Lactate dehydrogenase (LDH) activity is elevated in many pathological states. Interest in LDH activity in sickle cell disease (SCD) has developed out of an increased comprehension of the pathophysiological process and the clinical course of the disease. Elevated LDH activity in SCD comes from various mechanisms, especially intravascular hemolysis, as well as ischemia-reperfusion damage and tissular necrosis. Intravascular hemolysis is associated with vasoconstriction, platelet activation, endothelial damage, and vascular complications. LDH has been used as a diagnostic and prognostic factor of acute and chronic complications. In this review we have evaluated the literature where LDH activity was examined during steady-state or acute conditions in SCD. PMID:27138446

  6. Substrate specificity of sheep liver sorbitol dehydrogenase.

    PubMed Central

    Lindstad, R I; Köll, P; McKinley-McKee, J S

    1998-01-01

    The substrate specificity of sheep liver sorbitol dehydrogenase has been studied by steady-state kinetics over the range pH 7-10. Sorbitol dehydrogenase stereo-selectively catalyses the reversible NAD-linked oxidation of various polyols and other secondary alcohols into their corresponding ketones. The kinetic constants are given for various novel polyol substrates, including L-glucitol, L-mannitol, L-altritol, D-altritol, D-iditol and eight heptitols, as well as for many aliphatic and aromatic alcohols. The maximum velocities (kcat) and the substrate specificity-constants (kcat/Km) are positively correlated with increasing pH. The enzyme-catalysed reactions occur by a compulsory ordered kinetic mechanism with the coenzyme as the first, or leading, substrate. With many substrates, the rate-limiting step for the overall reaction is the enzyme-NADH product dissociation. However, with several substrates there is a transition to a mechanism with partial rate-limitation at the ternary complex level, especially at low pH. The kinetic data enable the elucidation of new empirical rules for the substrate specificity of sorbitol dehydrogenase. The specificity-constants for polyol oxidation vary as a function of substrate configuration with D-xylo> D-ribo > L-xylo > D-lyxo approximately L-arabino > D-arabino > L-lyxo. Catalytic activity with a polyol or an aromatic substrate and various 1-deoxy derivatives thereof varies with -CH2OH > -CH2NH2 > -CH2OCH3 approximately -CH3. The presence of a hydroxyl group at each of the remaining chiral centres of a polyol, apart from the reactive C2, is also nonessential for productive ternary complex formation and catalysis. A predominantly nonpolar enzymic epitope appears to constitute an important structural determinant for the substrate specificity of sorbitol dehydrogenase. The existence of two distinct substrate binding regions in the enzyme active site, along with that of the catalytic zinc, is suggested to account for the lack of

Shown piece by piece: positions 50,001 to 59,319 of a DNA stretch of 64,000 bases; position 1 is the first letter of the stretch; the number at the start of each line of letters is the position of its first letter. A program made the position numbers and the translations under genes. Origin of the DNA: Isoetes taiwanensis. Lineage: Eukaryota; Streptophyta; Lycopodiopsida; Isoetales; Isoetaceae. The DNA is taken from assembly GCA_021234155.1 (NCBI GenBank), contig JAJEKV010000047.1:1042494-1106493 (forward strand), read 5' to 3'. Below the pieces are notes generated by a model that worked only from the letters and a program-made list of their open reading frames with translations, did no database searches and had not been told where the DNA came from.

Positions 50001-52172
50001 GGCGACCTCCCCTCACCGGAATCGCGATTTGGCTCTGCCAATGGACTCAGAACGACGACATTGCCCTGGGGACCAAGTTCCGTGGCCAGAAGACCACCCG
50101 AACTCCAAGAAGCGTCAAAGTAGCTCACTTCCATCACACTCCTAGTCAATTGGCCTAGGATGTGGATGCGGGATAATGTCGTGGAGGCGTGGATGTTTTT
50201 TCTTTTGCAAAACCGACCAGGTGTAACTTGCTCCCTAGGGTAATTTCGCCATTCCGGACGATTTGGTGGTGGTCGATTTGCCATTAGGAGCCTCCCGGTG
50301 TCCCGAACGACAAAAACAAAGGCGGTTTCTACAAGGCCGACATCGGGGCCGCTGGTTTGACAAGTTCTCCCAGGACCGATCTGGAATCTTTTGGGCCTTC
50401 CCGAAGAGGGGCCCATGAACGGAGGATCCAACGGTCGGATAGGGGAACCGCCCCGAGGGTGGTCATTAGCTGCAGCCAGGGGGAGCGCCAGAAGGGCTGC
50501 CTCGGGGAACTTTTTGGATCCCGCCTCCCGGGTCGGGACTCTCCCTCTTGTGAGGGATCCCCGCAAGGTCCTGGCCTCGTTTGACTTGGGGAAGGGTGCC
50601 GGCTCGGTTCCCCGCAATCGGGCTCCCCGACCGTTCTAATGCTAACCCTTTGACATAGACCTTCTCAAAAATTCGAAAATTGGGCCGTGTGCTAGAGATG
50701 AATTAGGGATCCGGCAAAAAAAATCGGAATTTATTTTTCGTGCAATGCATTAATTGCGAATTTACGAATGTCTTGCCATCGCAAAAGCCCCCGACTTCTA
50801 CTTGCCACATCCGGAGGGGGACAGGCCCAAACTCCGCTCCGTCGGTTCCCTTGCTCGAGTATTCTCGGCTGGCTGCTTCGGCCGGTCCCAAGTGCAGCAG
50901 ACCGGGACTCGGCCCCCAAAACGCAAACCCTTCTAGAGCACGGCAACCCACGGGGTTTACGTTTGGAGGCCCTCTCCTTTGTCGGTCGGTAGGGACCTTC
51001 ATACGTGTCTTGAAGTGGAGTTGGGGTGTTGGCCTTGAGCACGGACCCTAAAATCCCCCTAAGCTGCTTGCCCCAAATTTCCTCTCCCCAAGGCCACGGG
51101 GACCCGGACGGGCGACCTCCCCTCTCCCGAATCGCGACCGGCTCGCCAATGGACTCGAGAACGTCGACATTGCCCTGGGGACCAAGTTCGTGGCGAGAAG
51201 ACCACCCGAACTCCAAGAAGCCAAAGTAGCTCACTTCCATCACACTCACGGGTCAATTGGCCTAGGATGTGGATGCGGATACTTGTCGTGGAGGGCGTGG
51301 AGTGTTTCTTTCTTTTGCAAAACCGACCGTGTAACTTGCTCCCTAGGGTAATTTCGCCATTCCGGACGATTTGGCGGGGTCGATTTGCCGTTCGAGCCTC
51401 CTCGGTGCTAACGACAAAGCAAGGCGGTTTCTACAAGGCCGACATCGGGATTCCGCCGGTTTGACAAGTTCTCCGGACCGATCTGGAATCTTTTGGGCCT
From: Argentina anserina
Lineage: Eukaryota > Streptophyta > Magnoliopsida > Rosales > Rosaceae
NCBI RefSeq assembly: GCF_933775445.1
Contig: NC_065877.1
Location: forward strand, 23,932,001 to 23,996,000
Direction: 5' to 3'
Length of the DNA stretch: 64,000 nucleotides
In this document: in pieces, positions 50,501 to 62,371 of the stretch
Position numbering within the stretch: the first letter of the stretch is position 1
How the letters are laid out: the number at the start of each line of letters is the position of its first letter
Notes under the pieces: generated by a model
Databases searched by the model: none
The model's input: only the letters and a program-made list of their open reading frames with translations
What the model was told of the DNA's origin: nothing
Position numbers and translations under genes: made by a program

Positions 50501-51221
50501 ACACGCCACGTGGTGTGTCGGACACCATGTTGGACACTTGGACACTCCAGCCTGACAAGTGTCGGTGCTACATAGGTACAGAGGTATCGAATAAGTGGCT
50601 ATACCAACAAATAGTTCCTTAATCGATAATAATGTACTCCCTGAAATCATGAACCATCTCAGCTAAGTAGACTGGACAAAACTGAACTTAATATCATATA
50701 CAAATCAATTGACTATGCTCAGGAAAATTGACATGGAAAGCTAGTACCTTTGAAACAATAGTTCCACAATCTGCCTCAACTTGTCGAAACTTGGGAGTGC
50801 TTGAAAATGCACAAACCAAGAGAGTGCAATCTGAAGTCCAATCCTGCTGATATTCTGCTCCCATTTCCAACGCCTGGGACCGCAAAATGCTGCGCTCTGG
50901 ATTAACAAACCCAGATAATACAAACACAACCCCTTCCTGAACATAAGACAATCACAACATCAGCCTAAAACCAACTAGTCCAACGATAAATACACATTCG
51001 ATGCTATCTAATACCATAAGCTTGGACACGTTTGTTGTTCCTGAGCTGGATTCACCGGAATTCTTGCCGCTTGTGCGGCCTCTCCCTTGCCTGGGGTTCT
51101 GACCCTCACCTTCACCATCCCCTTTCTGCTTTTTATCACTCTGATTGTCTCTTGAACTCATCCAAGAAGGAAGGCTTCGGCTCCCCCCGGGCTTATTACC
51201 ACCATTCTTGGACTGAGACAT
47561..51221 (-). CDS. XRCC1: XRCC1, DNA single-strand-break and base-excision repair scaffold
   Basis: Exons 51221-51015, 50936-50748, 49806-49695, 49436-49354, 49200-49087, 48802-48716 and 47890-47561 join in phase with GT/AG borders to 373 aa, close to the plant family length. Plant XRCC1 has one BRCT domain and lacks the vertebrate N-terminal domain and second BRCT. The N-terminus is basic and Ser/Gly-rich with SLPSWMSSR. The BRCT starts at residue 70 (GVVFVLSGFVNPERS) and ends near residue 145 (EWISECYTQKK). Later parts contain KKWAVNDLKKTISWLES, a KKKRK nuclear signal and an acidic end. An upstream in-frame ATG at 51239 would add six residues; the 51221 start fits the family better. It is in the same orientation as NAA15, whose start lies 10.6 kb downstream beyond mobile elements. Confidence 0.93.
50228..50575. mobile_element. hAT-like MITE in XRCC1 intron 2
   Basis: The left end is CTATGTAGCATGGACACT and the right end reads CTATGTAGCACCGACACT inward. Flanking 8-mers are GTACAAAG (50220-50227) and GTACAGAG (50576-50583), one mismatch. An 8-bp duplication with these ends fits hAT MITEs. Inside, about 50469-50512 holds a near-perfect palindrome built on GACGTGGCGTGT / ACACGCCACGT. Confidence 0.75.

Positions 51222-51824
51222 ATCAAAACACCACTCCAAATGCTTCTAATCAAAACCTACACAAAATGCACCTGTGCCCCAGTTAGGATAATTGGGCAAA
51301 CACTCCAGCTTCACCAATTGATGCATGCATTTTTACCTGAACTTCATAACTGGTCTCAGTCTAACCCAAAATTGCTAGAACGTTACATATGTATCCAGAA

7. Methylenetetrahydrofolate dehydrogenase from Clostridium formicoaceticum and methylenetetrahydrofolate dehydrogenase, methenyltetrahydrofolate cyclohydrolase (combined) from Clostridium thermoaceticum

    SciTech Connect

    Ljungdahl, L.G.; O'Brien, W.E.; Moore, M.R.; Liu, M.T.

    1980-01-01

    Methylenetetrahydrofolate dehydrogenase is widely distributed and has been found in every cell type investigated. The NAD-specific enzyme has been purified to homogeneity from Clostridium formicoaceticum and the NADP-specific enzyme has been obtained from Clostridium thermoaceticum. Other sources of the NADP-specific enzyme are Streptococcus species, Escherichia coli, Clostridium cylindrosporum, Salmonella typhimurium, yeast, liver from various animals, calf thymus, and plants. The NAD-specific enzyme has been demonstrated in Acetobacterium woodii, some methane bacteria, and in Ehrlich ascites tumor cells. Of considerable interest are the observations that in porcine and ovine livers, as well as in yeast, methylenetetrahydrofolate dehydrogenase purified to homogeneity also contains methylenetetrahydrofolate cyclohydrolase and formyltetrahydrofolate synthetase activities. Now it appears that the purified methylenetetrahydrofolate dehydrogenase from C. thermoaceticum also has cyclohydrolase but not synthetase activity. Methylenetetrahydrofolate dehydrogenase has been discussed previously in this series, as has methenyltetrahydrofolate cyclohydrolase. In C. formicoaceticum and C. thermoaceticum these tetrahydrofolate-dependent enzymes participate in a sequence of metabolic reactions by which carbon dioxide is reduced to the methyl group of 5-methyltetrahydrofolate which in turn is utilized for the synthesis of acetate. This pathway provides the mechanism for disposing of reducing equivalents generated in glycolysis.

  8. Crystal structure of Pseudomonas fluorescens mannitol 2-dehydrogenase: evidence for a very divergent long-chain dehydrogenase family.

    PubMed

    Kavanagh, Kathryn L; Klimacek, Mario; Nidetzky, Bernd; Wilson, David K

    2003-02-01